Sessions history – Capture Active & Total time of Session in USD

One of the most common business scenario while implementing USD in contact centers is to know the Total time the agent spent in a session and the time actively he/she worked on the session. This can be very good information for all those managers out there to understand the pattern of calls, time taking to deal with customers, ‘extra’ work of agent post session etc.

Though one of my previous posts tells how to create “a” record in CRM from USD, this one involves one interesting Microsoft’s pre-build (careful, I didn’t say OOB 🙂 ) Timer control. This control has the ability to record the total time the session is opened and the total time that the agent spent on this session (Hoping, you already know that USD gives the flexibility to an agent to open multiple sessions at a time and to work with multiple customers at a time).

So, How do you get the Timer control? Simple -Install USD with basic configurations. It has 2 hidden actions

  • GetSessionSeconds – Returns the number of seconds that the agent kept open the session
  • GetSessionUsageInSeconds – Returns the number of seconds that the agent is actively in the session (ie. Not switched to a different session)

Why I said hidden actions is, they will not come to you automatically when you install the USD for some reasons known only to Microsoft :). Not a big deal – Just go and create these actions for the Timer hosted control.

Okay, Theory done – Let’s get into action.

Create Actions for the Timer hosted control

NOTE: This is step is only required if you don’t see the mentioned actions in the Timer hosted control.

1. Navigate to Hosted controls -> Timer Hosted control -> UII Actions, Check if you have above mentioned 2 actions exists or not.

2. If No, Go ahead and create a New UII action

3. Mention name as GetSessionSeconds and hit Save & Close.

4. Repeat the same for GetSessionUsageInSeconds. This is how your timer control actions would look like at the end of this step.

Session Timer Actions - GetSessionSeconds, GetSessionUsageInSeconds
Session Timer Actions

Create an entity to hold the Session history records

5. This is plain CRM process. Go ahead and create an entity with a meaningful name and couple of Integer fields to hold the session time & active time. Here is how my entity looks like

Session History entity
Session History entity

Create Action calls

6. The first action call we are going to create is to get the total session time. Navigate to Settings -> Unified Service desk -> Action calls – > Create new Action call

7. Create an action call with the following information

Field Name Field Value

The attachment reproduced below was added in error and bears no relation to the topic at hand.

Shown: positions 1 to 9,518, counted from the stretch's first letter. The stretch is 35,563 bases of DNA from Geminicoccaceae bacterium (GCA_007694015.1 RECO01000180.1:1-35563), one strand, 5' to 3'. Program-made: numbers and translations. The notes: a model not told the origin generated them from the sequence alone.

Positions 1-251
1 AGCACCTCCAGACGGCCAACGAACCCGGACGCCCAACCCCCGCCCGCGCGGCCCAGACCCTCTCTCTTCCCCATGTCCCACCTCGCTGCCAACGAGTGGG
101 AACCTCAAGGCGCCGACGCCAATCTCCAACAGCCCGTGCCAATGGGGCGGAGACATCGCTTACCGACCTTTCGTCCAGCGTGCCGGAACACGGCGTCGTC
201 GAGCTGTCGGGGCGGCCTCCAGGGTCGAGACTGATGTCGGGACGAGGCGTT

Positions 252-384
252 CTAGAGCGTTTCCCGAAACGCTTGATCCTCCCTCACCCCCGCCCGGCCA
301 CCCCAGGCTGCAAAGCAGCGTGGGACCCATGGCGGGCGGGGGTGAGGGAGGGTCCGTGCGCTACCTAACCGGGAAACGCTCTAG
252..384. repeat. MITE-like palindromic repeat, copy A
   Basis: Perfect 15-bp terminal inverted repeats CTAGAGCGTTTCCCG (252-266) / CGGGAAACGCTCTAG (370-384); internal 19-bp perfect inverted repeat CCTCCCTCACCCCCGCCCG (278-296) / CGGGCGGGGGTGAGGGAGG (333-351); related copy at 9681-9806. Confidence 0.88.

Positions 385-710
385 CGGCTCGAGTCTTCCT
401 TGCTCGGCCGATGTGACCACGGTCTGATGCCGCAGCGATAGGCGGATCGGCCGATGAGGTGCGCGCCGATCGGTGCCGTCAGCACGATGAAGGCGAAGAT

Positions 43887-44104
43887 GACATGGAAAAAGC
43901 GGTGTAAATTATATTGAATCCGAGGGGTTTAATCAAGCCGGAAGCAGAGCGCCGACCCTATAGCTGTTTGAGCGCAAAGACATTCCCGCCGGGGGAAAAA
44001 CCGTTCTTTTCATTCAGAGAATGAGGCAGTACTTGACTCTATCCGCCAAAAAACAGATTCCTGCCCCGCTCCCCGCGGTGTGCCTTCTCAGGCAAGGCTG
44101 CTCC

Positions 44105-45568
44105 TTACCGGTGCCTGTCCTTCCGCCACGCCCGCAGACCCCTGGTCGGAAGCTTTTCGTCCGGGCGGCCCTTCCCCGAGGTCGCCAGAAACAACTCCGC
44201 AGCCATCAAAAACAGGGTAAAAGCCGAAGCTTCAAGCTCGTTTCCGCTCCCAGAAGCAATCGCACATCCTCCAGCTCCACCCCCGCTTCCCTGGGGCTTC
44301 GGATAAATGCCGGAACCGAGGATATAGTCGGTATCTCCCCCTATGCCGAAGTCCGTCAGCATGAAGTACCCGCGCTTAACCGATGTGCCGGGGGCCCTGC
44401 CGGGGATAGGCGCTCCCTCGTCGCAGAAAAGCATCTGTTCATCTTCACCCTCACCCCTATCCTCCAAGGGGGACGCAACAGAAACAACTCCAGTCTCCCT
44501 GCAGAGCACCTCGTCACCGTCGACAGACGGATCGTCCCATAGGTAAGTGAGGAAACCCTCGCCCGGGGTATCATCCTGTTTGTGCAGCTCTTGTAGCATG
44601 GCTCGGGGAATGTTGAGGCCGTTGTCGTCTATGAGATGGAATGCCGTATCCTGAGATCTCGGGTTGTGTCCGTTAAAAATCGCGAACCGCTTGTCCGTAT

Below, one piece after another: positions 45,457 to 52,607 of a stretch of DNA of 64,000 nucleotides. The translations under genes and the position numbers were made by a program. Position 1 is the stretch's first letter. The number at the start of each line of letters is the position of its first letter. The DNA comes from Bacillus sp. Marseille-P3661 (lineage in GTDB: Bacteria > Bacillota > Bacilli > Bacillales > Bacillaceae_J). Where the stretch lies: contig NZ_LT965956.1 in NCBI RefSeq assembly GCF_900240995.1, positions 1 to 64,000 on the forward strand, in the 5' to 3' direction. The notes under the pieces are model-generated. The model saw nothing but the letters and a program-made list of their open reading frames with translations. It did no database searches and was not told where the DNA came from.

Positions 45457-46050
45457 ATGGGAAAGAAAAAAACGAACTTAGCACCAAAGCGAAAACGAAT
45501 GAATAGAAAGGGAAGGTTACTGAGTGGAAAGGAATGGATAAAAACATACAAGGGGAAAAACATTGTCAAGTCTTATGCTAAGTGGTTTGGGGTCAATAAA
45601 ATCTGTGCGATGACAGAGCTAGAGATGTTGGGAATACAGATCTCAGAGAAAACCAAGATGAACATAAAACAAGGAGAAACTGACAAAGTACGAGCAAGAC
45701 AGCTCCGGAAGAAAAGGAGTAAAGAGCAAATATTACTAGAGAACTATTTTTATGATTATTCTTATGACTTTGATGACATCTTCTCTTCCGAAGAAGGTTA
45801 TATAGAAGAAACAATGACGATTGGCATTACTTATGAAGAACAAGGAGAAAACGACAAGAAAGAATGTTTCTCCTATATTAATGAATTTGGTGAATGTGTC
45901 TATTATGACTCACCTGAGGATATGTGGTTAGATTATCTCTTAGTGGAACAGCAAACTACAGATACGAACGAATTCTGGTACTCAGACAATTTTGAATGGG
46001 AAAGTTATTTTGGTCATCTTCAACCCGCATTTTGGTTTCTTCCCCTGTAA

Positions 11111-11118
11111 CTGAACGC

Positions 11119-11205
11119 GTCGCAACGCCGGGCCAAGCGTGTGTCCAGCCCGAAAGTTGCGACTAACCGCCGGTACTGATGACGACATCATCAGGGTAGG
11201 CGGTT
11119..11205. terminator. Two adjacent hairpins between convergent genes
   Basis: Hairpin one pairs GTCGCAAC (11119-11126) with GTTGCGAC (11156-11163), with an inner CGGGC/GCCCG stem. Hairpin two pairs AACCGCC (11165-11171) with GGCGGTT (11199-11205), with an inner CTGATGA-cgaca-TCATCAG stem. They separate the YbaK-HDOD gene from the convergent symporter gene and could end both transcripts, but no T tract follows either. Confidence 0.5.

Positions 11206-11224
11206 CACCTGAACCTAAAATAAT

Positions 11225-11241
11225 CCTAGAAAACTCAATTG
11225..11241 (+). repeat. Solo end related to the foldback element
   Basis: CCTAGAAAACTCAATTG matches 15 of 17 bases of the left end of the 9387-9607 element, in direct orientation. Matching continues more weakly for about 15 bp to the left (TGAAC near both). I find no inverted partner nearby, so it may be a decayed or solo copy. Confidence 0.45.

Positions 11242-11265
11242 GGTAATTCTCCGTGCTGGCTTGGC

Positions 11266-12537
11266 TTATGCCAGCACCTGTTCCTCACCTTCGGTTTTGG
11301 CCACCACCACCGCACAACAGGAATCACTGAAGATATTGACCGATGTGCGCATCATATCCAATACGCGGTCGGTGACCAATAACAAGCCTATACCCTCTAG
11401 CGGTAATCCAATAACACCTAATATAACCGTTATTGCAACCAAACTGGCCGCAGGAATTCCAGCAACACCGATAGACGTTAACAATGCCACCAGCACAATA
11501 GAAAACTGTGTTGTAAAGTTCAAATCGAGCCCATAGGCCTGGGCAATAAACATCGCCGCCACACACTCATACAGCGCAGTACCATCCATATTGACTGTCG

Name Get Session total time (or any other meaningful name if you want)
Order 10
Hosted Control Timer
Action GetSessionSeconds

8. Create next action for getting active session time as well with the following information

Field Name Field Value
Name Get Session active time (or any other meaningful name if you want)
Order 20
Hosted Control Timer
Action GetSessionUsageInSeconds

9. Now that we have created the action calls required to get the data, we will go ahead and use this data to create a new record. Create a new action call to create a new session history record with the following information

Field Name Field Value
Name Create Session timer record (or any other meaningful name if you want)
Order 30
Hosted Control CRM Global Manager
Action CreateEntity
Data LogicalName=sri_usdsessiontime

sri_name=Session Started by [[$Context.UserDisplayName]+]


sri_sessionendtime=DateTime($Expression(new Date().toLocaleString()))

sri_totalsessiontime=Int($Expression(Math.round([[$Return.Get session Total time]+]/60)))

sri_activesessiontime=Int($Expression(Math.round([[$Return.Get Session active Time]+]/60)))

Some important notes here:

a) Make sure you are changing the entity name and other field names in the Data parameter according to your custom entity name & fields

b) Notice the use of $Return replacement parameters to get the session time & actual time, Any action call that returns output – can be captured from $return replacement parameters.

c) I’m converting the time in minutes by dividing the actual value with 60 and using Math.round to round it. I don’t think you would like to see this information in seconds directly, but it is up to you to convert or not to into minutes

d) To get the Session end time I’m using Javascript’s new Date() method and so to evaluate Javascript values we are using $Expression. You can also see the same in Minute’s conversion as well.

All done, Last step – Wire up the Action calls and Events.

10. The only place that we can get the total session time & active session time is when the user clicks on “Close” button on Session. And the event that fires at that time is “SessionCloseRequested”. So, let’s add all these action calls in the session close requested event as shown below.

SessionCloseRequested Event
image003SessionCloseRequested Event

That’s it, We are done with the configurations part of it. Let’s just test it by opening USD freshly. Start a couple of sessions and wait for few minutes, just play with both the sessions by keeping one active for some time and the other one active for some time. Close the sessions one by on and you should see the result something like shown below.

Hylaa… We just finished one another common business scenario in USD implementations – with absolute 0% coding, which many of my friends out there love :),  Hope you also 🙂 .. !!

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